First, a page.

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Commentary: Young-onset Alzheimer’s can be diagnosed from as early as 30 – here’s what to look out for

What are the first signs of young-onset Alzheimer’s disease? It isn't memory loss and mistaking the symptoms can put people off seeking medical help, says a University of Reading neuroscientist.

Commentary: Young-onset Alzheimer’s can be diagnosed from as early as 30 – here’s what to look out for
Symptoms can begin much earlier in cases of young-onset Alzheimer's and can include brain fog and anxiety, instead of memory loss. (Photo: iStock/Charday Penn)

READING, United Kingdom: Alzheimer’s disease is often thought of as a condition that only affects the elderly. But around 3.9 million people worldwide aged 30 to 64 live with young-onset Alzheimer’s disease - a form of dementia in which symptoms appear before the age of 65.

English journalist and broadcaster Fiona Phillips, 62, recently revealed that she’d been diagnosed with it. In the interview, Phillips shared that the main symptoms she had experienced before her diagnosis were brain fog and anxiety - highlighting just how different young-onset can be from late-onset Alzheimer’s disease.

First, symptoms begin much earlier - as young as 30 in some rare cases, though it’s typically diagnosed between the ages of 50 and 64.

And, while people with Alzheimer’s disease commonly experience memory loss as the first sign of the disease, people with young-onset Alzheimer’s tend to have other symptoms - such as worse attention, less ability to mimic hand gestures and worse spatial awareness.


Some people with young-onset Alzheimer’s may also experience an increase in anxiety prior to their diagnosis. This may be due to an awareness of the changes occurring, without a clear reason as to why they’re feeling different.

They may think these changes in behaviour are temporary, which can put people off seeking medical help. Healthcare professionals may also misinterpret anxiety as a sign of other health conditions.

But while they may have less cognitive impairment at the time of diagnosis, studies have indicated that those living with young-onset Alzheimer’s disease show more rapid changes in their brain. This indicates that the condition can be more aggressive than late-onset Alzheimer’s disease. This may also explain why people with young-onset Alzheimer’s tend to have a life expectancy around two years shorter than those with late-onset.

Research shows that people with young-onset Alzheimer’s are also more aware of the changes in their brain activity. This can lead to behavioural changes - with conditions such as depression being prevalent in this group.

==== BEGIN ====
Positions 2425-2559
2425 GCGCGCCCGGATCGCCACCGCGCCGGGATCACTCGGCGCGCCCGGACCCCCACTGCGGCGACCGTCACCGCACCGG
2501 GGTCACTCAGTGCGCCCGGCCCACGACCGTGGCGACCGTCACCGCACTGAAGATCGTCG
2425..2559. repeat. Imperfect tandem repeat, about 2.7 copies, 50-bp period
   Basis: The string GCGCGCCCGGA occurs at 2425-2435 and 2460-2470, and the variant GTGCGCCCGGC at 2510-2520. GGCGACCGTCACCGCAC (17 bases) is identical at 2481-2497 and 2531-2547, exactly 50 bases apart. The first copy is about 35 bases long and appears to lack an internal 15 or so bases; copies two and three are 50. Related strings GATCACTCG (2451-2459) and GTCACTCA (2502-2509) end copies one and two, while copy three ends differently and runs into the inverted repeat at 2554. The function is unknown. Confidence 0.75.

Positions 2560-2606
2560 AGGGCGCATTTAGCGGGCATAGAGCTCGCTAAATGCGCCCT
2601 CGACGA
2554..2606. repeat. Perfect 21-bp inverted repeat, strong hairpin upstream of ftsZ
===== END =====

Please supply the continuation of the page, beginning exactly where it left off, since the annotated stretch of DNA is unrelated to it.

Within the brain itself, young-onset Alzheimer’s disease causes similar chemical changes as those in late-onset Alzheimer’s. But the brain areas targeted by these chemical changes can be different.

Research has found that brain areas involved in processing sensory- and movement-related information (called the parietal cortex) show greater signs of damage. There is also less damage to the hippocampus compared to late-onset Alzheimer’s - an area of the brain important in learning and memory.


The risk factors for young-onset Alzheimer’s disease are similar to those for late-onset Alzheimer’s.

For example, poor levels of cardiovascular fitness and lower cognitive ability in early adulthood have been linked to an eight-fold increased risk of developing young-onset Alzheimer’s. However, we are yet to fully understand all the factors that influence a person’s chances of developing the condition.

One aspect experts are clear on is that genetics play a role in about one in 10 cases of young-onset Alzheimer’s disease. So far, three genes (APP, PSEN1 and PSEN2) have been linked to young-onset Alzheimer’s disease.

These genes are all related to a toxic protein that is thought to contribute to Alzheimer’s disease (known as amyloid beta). When these genes become faulty, there’s an accumulation of toxic amyloid beta, which is linked to symptoms of Alzheimer’s disease.

Growing evidence suggests there may also be a link between traumatic brain injury and young-onset Alzheimer’s disease.


In the United Kingdom, people diagnosed with young-onset Alzheimer’s disease can be prescribed medication which can help manage symptoms.

But in the United States, two therapies have been approved which may slow the progression of symptoms. However, these were only tested on people with late-onset Alzheimer’s disease, so it’s uncertain if they will have as distinct of an effect.

People who may have a family history of dementia or are concerned about their risk can have a genetic test done through a private company. This will confirm the presence of the faulty genes. These tests can be carried out for those showing symptoms, or those with a family history that wish to know their future prognosis.

While it’s not possible to modify genetics if you are at greater risk, some research does support the idea that you can strengthen your resilience against the disease through a healthier lifestyle. One study found that when people who were genetically predisposed to young-onset Alzheimer’s exercised for more than two-and-a-half hours per week, they scored better in memory tests than those who weren’t as physically active.

Alongside being more active, diet choices may also lower risk of young-onset Alzheimer’s. An Italian study found that people who consumed high levels of vegetables, dry fruits and chocolate appeared to have lower risk.

Mark Dallas is an associate professor in cellular neuroscience at the University of Reading. This commentary first appeared on The Conversation.

Source: Others/ch


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